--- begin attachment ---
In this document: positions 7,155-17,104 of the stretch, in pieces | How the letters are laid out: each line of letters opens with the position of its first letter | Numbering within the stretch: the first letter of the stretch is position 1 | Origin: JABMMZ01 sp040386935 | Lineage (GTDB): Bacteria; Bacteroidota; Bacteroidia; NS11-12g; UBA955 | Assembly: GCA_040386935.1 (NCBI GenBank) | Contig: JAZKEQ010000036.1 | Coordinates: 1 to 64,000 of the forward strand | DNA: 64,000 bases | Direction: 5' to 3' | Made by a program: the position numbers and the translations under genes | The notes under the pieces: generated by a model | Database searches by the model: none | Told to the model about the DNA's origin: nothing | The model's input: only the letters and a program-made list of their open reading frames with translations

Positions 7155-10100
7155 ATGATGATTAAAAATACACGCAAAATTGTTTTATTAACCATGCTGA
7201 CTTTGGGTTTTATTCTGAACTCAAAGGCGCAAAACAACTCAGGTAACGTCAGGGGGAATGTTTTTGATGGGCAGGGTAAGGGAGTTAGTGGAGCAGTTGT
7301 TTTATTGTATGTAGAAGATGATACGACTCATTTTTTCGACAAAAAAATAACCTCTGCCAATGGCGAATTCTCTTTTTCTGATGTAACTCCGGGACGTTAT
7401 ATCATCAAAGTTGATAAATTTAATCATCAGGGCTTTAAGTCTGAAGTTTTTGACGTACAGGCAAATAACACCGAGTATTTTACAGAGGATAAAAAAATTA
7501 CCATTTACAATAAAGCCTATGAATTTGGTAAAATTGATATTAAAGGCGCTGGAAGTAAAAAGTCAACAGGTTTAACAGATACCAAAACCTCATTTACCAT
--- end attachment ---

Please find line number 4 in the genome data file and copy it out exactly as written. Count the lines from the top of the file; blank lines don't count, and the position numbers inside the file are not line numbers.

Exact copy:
7201 CTTTGGGTTTTATTCTGAACTCAAAGGCGCAAAACAACTCAGGTAACGTCAGGGGGAATGTTTTTGATGGGCAGGGTAAGGGAGTTAGTGGAGCAGTTGT